First for JBoss to run it needs some configuration. Remember that zip you downloaded? Open it up, find bootstrap folder inside and then copy entire contents of that folder into test/resources folder of your maven module. That’s the basic configuration. If you want something additional, like your own datasource, you can add it into the test/resources/deploy folder as you would normally add it to deploy folder of standard JBoss.

We are not done yet. If you are running on Java 6 and the chances are that you are, it will still not work. You must add the following JVM property to your unit test configuration to force JVM to run in Java 5 compatible mode: -Dsun.lang.ClassLoader.allowArraySyntax=true

And the last thing –  if you are running from IDE you are probably deploying from exploded classes folder and not from packager jar/ear. If so, there is a good chance that Embedded JBoss will fail because it won’t have enough file handles to properly deploy your classes. To fix it on Linux use ‘ulimit -n <some large number>’ to increase the number of file handles. On windows look up your own solution.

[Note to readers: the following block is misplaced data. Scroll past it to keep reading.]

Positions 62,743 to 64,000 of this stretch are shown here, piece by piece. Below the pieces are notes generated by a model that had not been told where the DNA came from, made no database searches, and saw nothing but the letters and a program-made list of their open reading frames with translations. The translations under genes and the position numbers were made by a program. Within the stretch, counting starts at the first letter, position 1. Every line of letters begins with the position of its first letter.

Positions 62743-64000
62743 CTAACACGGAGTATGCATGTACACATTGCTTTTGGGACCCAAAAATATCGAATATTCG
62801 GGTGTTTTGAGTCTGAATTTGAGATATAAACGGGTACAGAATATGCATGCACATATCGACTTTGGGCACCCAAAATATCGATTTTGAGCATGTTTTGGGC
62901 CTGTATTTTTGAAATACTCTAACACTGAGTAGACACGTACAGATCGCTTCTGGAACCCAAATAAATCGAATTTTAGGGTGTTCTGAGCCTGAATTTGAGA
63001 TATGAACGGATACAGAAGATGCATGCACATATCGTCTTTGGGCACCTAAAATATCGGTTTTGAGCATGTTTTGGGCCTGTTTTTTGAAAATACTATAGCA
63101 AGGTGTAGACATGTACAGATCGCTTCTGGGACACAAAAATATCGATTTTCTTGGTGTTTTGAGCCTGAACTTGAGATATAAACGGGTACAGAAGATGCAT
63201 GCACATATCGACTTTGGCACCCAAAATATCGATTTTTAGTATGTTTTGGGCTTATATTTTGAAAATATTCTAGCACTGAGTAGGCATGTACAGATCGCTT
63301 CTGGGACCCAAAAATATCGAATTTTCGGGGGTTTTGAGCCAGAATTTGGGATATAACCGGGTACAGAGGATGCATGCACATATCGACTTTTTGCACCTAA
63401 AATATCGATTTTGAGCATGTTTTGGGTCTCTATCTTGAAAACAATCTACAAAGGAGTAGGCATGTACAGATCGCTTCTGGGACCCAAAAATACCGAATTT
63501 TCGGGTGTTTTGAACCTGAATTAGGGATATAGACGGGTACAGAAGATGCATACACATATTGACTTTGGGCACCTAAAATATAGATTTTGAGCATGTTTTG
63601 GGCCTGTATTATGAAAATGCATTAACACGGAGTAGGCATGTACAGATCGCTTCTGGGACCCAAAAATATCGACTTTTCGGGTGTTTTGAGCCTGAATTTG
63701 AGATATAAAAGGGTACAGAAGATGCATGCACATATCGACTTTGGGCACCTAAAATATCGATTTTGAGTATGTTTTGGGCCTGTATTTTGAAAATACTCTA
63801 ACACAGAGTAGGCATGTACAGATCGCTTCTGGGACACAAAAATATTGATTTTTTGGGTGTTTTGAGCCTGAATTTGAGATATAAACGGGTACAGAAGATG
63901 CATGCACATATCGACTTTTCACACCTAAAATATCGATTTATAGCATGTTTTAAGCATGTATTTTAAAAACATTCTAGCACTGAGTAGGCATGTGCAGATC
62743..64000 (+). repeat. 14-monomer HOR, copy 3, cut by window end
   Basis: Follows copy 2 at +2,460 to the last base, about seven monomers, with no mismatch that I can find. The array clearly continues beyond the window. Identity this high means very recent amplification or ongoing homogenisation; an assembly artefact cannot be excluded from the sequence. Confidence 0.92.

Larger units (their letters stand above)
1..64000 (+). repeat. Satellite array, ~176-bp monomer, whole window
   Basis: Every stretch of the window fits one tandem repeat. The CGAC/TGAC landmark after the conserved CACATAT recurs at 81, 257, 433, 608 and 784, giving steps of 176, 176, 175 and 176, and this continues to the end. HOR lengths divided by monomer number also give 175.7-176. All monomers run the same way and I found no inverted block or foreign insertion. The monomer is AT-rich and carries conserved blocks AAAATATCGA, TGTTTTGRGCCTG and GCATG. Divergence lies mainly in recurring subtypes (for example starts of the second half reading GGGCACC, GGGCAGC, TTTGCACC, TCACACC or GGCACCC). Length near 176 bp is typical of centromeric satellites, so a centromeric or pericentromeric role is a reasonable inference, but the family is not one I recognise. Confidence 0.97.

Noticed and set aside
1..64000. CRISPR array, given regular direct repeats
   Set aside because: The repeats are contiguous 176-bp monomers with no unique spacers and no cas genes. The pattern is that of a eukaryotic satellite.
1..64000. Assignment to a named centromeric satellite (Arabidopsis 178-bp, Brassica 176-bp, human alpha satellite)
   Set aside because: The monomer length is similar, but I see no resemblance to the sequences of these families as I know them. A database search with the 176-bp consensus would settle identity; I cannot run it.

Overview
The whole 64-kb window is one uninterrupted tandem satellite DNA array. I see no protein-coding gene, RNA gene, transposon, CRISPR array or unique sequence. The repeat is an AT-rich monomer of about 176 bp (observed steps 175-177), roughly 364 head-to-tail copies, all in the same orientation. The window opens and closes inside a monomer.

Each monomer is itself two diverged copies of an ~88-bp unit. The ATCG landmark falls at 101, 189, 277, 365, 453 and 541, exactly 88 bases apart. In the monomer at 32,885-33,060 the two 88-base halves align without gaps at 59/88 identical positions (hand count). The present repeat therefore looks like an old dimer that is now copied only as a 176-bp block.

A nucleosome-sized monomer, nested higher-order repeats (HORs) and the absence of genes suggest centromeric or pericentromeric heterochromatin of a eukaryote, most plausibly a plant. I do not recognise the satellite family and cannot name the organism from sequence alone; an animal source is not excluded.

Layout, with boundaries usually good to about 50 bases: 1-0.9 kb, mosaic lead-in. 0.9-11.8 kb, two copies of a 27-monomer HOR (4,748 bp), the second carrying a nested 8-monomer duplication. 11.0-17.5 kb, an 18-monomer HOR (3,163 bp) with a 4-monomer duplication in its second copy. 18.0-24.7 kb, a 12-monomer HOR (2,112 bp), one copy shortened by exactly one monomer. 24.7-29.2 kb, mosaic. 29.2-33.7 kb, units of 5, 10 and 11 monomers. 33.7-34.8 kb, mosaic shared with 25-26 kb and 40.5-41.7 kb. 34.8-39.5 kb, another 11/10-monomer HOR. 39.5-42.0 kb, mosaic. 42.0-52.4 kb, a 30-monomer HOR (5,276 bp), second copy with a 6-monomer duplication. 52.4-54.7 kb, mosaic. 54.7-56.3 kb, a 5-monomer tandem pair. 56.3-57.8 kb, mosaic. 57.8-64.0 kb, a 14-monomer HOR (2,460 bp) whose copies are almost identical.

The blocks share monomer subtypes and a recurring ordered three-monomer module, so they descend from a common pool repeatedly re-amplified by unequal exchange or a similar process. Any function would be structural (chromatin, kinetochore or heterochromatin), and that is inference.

And that’s it. You now have working Embedded JBoss test environment. Congratulations 🙂

public void testMe() throws NamingException {
InitialContext context = new InitialContext();
MyBeanLocal bean = (MyBeanLocal)context.lookup(“MyBean/local”);

August 20, 2009 at 9:03 am 6 comments

The five minute rule

It seems sometimes people just completely miss the point, even the brightest of them. Yesterday I was doing some prototyping for some new project I am working on which is based on JBoss EJB3 implementation, and since most of my background comes from Spring based project, I was looking for some answers. Nothing too complicated, mind you, I just needed some way to have one of the EJB beans to hold some shared state for all the application, something that is really straightforward in Spring, and something that I assume most of the applications out there today need at one point or another.